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American Healthcare Is A Huge Outlier In Terms Of Costs and Outcomes

I am writing this blog from the United Kingdom on the occasion of the 75th anniversary of the National Health Service (NHS). The British newspapers this year, as they were five years ago for the 70th Anniversary, were filled with a curious mix of messages about the NHS.

On the one hand, Britons defend the NHS and take pride in the system that has been built over the last 75 years.  The NHS is always at or near the top of the most important issues at election time.

At the same time, Britons are frustrated with many elements of the system, including long wait times and the hoops that must be jumped through for certain services as well as notable staff shortages and other deficiencies.  Some blame privatization over the past few decades as well as the miserly increases given to the NHS during the conservative government’s tenure over the past decade or so.

The 75th anniversary of the institution gives me the opportunity to discuss the fact that there are at least three types of healthcare systems in the developed world and discuss the status of America’s system.  It is important to note that the three types and their characteristics are not absolute.   Nations may use combinations of characteristics of each or even have exceptions in terms of how care is furnished.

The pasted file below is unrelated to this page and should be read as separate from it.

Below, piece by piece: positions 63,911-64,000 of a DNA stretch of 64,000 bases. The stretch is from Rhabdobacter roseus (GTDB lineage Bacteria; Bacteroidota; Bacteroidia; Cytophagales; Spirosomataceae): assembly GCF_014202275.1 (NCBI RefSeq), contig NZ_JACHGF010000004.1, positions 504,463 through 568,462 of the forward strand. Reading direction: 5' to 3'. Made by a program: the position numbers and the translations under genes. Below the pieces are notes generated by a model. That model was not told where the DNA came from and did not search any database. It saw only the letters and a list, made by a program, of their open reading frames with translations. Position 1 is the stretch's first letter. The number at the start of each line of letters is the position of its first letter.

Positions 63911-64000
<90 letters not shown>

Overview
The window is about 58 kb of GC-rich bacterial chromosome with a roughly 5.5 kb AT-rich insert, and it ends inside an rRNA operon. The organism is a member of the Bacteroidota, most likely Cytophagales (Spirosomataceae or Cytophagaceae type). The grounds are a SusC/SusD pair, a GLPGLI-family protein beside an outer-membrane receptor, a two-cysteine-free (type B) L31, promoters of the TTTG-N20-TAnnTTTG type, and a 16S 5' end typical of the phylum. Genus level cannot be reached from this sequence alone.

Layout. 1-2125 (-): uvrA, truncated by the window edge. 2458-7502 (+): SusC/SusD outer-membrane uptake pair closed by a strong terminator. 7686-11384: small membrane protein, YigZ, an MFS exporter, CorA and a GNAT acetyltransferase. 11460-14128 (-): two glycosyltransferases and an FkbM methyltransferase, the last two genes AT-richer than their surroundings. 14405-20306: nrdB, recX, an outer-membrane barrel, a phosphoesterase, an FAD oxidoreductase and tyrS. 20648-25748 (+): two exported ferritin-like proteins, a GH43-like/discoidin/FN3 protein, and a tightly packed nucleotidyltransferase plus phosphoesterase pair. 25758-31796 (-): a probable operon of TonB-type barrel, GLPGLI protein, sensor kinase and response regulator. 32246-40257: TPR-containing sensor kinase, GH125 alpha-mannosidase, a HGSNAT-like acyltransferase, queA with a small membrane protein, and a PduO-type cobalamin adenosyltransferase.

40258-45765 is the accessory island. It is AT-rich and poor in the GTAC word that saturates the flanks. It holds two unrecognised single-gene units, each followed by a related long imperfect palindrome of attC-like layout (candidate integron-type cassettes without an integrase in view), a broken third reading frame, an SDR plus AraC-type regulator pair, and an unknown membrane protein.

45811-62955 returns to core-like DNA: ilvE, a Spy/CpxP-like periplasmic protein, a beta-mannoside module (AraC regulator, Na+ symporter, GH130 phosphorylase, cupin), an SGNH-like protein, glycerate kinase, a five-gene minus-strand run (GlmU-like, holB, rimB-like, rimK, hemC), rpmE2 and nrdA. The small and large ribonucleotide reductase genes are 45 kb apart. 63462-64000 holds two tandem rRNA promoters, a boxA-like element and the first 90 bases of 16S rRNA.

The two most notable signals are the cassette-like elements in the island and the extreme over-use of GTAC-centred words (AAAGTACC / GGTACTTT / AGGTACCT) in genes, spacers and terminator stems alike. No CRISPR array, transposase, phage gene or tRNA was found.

The United Kingdom has the socialized or state-run healthcare system as do a number of other developed nations.  In this type, for the most part the government runs, finances, and delivers services. Those rules are not absolute, though, as over time Britain even has begun contracting with private providers for some delivery of care. 

A second type is the single-payer system. The government runs and finances the system, while private entities largely deliver the care.  France, Australia, and Canada (through its provinces) are good examples of this.

And last is affordable universal access using a private system.  In this type, the government regulates and finances some coverage, but private entities run the system and deliver care. Nations with this system are Germany, Switzerland, and the Netherlands. While the U.S. would appear to be like these nations, there is a critical difference.  Their private systems are centralized and are not primarily employer-based.

In the developed world, each type emphasizes enough government funding to ensure affordable universal access for all citizens.  Government financing comes from various sources, including value-added taxes, business taxes, income taxes, and employer and individual contributions.

Are all of these system types successful? Yes, for the most part.  According to a 2021 Commonwealth Fund assessment of 71 healthcare performance measures across five domains (see study link below), the five highest performing countries have each of the three types of systems outlined above.

The five domains are access to care, care process, administrative efficiency, equity, and health care outcomes. As you can see above, the U.S. ranks dead last in four of five domains.  It ranks second in care process.  The reason being is that if you have good to strong insurance in America, the U.S. system can excel in some things, such as preventive care, safe care, coordinated care, as well as engagement and meeting patient preferences. But for those tens of millions who are uninsured or underinsured, you very much fall through the cracks, not only on care process but on the four other domains.